The ‘Problem of Evil’ has been bothering religious believers for thousands of years. There are writings on the subject even as far back as the earliest civilizations of Mesopotamia, but the best known statement is by Epicurus, around 300 BC:
- Is He willing to prevent evil, but not able? Then He is not omnipotent.
- Is He able, but not willing? Then is He malevolent.
- Is He both able and willing? Whence then is evil?
- Is He neither able nor willing? Then why call Him God?
Of course, the religious have proposed many solutions. A common one is that apparent evil may lead to greater good. (In human affairs, we call that ‘the end justifies the means’). The modern, trendy resolution is that we mere humans can not expect to understand divinity, so it’s not an issue. Next question please.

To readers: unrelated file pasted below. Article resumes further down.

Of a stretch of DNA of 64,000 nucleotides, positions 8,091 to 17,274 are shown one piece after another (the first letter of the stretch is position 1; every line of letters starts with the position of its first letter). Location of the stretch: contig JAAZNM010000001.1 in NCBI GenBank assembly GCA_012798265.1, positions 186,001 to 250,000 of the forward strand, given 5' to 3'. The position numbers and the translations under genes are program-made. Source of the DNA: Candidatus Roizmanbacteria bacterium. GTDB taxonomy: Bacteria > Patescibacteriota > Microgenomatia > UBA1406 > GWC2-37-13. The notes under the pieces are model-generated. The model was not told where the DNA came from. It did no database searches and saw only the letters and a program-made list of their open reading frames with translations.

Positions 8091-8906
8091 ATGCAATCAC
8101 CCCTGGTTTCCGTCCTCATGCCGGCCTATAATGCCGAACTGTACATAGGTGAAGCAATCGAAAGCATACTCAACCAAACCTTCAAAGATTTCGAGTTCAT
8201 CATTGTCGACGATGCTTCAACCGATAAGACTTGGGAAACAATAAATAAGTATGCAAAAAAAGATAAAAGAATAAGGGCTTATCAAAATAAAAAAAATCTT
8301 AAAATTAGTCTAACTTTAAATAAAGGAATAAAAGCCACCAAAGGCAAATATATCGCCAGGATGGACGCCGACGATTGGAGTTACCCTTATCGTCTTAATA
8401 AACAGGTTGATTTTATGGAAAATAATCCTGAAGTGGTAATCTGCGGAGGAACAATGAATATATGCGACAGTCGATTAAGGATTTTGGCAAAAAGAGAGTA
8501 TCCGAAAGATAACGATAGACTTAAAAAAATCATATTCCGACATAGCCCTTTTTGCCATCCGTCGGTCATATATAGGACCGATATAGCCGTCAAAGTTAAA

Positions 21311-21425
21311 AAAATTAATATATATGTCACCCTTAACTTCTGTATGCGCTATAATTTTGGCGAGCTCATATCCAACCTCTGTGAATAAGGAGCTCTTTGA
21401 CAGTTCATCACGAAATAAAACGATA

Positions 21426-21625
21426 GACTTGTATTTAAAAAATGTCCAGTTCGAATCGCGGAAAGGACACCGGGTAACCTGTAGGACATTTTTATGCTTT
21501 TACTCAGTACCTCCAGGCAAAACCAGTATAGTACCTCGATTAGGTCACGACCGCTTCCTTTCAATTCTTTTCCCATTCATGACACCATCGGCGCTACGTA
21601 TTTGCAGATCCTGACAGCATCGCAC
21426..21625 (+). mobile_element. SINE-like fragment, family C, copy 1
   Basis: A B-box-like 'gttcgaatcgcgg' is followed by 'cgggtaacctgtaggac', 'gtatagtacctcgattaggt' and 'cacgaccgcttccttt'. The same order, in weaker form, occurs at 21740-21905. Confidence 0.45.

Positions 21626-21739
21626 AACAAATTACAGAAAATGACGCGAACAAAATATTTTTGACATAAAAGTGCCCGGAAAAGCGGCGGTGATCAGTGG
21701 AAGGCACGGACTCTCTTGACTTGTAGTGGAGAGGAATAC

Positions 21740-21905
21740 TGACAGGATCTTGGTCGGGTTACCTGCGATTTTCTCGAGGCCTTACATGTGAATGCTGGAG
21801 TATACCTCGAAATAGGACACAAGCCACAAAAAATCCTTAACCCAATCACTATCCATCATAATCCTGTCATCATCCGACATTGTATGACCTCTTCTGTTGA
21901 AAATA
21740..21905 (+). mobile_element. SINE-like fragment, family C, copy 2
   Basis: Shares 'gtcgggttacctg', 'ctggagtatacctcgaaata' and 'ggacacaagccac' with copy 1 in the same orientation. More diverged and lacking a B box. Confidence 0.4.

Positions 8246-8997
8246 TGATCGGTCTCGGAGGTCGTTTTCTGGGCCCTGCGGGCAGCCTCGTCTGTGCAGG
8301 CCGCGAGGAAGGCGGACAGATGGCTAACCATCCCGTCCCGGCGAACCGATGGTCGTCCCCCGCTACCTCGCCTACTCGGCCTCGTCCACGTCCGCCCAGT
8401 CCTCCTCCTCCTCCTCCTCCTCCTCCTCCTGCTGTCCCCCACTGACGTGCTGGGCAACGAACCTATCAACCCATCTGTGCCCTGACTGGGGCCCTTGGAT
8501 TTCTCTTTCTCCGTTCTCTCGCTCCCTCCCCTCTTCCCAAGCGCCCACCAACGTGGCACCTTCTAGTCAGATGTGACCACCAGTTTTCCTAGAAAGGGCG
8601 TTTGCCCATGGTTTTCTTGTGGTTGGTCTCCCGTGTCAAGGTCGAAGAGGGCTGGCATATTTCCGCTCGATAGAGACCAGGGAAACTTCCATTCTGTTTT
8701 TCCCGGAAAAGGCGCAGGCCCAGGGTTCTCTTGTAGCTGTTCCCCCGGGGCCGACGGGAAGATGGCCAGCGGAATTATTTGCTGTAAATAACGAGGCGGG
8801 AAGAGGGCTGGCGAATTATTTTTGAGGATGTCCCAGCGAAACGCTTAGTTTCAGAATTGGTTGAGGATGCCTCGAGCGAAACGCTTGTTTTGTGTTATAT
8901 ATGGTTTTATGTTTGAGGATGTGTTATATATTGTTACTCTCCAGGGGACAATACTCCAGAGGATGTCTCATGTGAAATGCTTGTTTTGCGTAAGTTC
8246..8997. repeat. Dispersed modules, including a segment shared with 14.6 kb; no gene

Gnosticism was one part of early Christianity which lost out in the power struggle for control of the faithful, and was declared a heresy. But they had an answer. They said that evil occurred in the universe because the universe is evil: it was created by a malevolent entity called the Demiurge, not by the benign and eternal God.
Some groups with Gnostic beliefs, for example the Cathars, equated the Demiurge with ‘Jehovah’ from the Old Testament, which also provided an explanation for His inconsistency, anger, petulance and deliberate infliction of death and suffering. Of course, you then have to explain why the real God allowed the Evil One to create the world and why we all have to suffer, which is really back to the original question again.
It goes without saying that I have a smug, atheistic answer to the problem of evil. It’s all to do with the Second Law of Thermodynamics. And greed and stupidity. Lots of stupidity.